Early Tuesday morning in Brussels, Belgium, at least 34 people were killed and 150 injured during bombings in the airport and metro, carried out by ISIS suicide bombers. Since then, major U.S. cities like New York, D.C., and Chicago have ramped up their security, particularly at central transportation hubs. Although there are no specific threats against the U.S., Americans are more frightened than ever before.
UVa students are also alarmed at the news, wondering what this means regarding protection for students on Grounds and security for many traveling abroad this summer to Europe. In addition, many students have close friends and family abroad right now.
Third year student Stephen Weber remarked, “It deeply saddens me to hear about the tragedy in Brussels. I personally have several family members living in Europe, and it worries me knowing that these kind of events are happening so close to them.”
UVa will be taking a group of Speech Pathology and Audiology student majors to Ghent, Belgium in May for a 6-week study abroad program. Many of them will visit Brussels and travel through transportation centers in Brussels to get to other places in Europe on the weekends. Professor Filip Loncke, an associate professor in the Communication Disorders program of the Curry School of Education, helps coordinate and run this program.
When asked how he will respond, Loncke responded: “The safety and the security of the students is of course the highest priority. Nobody knows at this point what the best course of action is, but I am in contact with the deans and the Study Abroad Office. Our Belgian abroad instructor Dr. Paul Corthals just arrived here from Belgium to prepare. I hope things will get more clear in the coming hours and days.”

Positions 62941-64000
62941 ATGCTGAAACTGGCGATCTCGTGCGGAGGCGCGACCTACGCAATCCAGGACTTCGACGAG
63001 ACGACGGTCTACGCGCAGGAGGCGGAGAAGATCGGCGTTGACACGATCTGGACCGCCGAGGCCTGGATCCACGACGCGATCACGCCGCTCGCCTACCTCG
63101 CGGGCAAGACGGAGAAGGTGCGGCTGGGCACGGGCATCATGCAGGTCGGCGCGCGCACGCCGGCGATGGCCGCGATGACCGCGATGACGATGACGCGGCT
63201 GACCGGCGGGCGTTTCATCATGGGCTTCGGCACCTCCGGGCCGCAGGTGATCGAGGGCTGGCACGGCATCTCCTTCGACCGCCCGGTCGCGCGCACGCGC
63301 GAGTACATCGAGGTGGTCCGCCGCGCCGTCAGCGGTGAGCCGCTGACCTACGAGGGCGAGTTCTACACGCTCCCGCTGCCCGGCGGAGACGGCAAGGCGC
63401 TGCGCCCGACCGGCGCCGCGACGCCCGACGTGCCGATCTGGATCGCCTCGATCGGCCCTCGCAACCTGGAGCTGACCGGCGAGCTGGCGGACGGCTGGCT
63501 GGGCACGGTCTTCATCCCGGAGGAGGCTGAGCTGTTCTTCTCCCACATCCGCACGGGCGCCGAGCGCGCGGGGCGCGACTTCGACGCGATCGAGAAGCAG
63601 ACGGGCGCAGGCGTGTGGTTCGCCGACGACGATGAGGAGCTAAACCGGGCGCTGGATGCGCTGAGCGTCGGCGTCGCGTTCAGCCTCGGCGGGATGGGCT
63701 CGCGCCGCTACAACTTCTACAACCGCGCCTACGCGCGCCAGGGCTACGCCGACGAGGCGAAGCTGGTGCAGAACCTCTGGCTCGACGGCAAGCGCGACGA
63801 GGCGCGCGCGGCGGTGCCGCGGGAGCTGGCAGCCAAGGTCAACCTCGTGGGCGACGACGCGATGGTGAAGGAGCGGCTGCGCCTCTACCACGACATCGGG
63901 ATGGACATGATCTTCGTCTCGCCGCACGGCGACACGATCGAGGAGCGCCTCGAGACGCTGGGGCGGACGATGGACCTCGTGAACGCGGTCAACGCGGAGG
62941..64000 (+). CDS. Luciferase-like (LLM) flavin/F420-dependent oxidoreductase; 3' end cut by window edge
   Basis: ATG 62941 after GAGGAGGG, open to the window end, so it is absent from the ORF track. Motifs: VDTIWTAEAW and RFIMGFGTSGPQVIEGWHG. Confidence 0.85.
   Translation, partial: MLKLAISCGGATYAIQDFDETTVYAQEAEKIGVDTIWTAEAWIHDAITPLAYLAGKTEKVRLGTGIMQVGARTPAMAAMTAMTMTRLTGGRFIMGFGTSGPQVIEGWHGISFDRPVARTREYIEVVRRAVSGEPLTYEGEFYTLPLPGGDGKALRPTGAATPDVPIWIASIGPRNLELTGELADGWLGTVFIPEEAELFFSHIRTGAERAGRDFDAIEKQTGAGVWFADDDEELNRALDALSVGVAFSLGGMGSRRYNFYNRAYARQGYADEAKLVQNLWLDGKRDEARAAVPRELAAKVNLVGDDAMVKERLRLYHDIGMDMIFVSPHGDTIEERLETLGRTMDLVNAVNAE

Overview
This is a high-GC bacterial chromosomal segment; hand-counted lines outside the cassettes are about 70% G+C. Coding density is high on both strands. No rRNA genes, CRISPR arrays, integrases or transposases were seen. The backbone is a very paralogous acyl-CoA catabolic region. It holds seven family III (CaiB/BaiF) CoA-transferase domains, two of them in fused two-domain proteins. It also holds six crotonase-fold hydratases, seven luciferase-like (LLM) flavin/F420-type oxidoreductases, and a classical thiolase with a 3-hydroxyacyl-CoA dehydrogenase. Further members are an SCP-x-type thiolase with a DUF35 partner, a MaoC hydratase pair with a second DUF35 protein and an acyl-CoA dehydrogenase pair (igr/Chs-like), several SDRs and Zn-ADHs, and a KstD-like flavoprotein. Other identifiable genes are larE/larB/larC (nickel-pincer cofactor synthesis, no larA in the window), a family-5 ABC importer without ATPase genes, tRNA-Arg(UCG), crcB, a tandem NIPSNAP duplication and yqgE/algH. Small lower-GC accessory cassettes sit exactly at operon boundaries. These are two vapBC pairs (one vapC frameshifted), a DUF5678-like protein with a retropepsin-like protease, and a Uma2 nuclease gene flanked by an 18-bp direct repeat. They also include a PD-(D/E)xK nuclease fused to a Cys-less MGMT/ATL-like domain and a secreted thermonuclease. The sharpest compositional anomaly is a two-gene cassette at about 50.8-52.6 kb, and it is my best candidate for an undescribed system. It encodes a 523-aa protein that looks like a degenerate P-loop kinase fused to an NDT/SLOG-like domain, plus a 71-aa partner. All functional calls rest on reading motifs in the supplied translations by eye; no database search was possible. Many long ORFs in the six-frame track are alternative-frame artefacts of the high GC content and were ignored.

Allison Doss, a student attending the trip in May, said that she had many emotions when she first heard about the attacks in Brussels, ranging from shocked, to heartbroken, to scared. She noted that the hardest part about tragedies like this are that they are unpredictable, and we cannot assume these types of things will never happen to us.
“As for UVa”, Doss said, “I think that they do the best they can providing services and resources to students before, during, and after their trips abroad. I’m not sure that there is anything more that they can do to ensure we are safe.”
Another student embarking on the Belgium trip for May, third year Savannah Sunvold, also lived in Belgium when she was younger. “I am so thankful for my opportunity to have lived over there and will always be grateful for the impact that the country and the Belgian people had on my life”, said Sunvold. “My thoughts and prayers are with this country that was so welcoming to me and my family.”
According to The Cavalier Daily, The University Study Abroad program has been in contact with the three UVa students abroad in Belgium currently and confirmed their safety.
Our thoughts are with the city of Brussels, the UVa community, and the rest of the world, as we prepare security efforts to better protect our safety against the threat of terrorism.
By Emily Irwin, Editor in Chief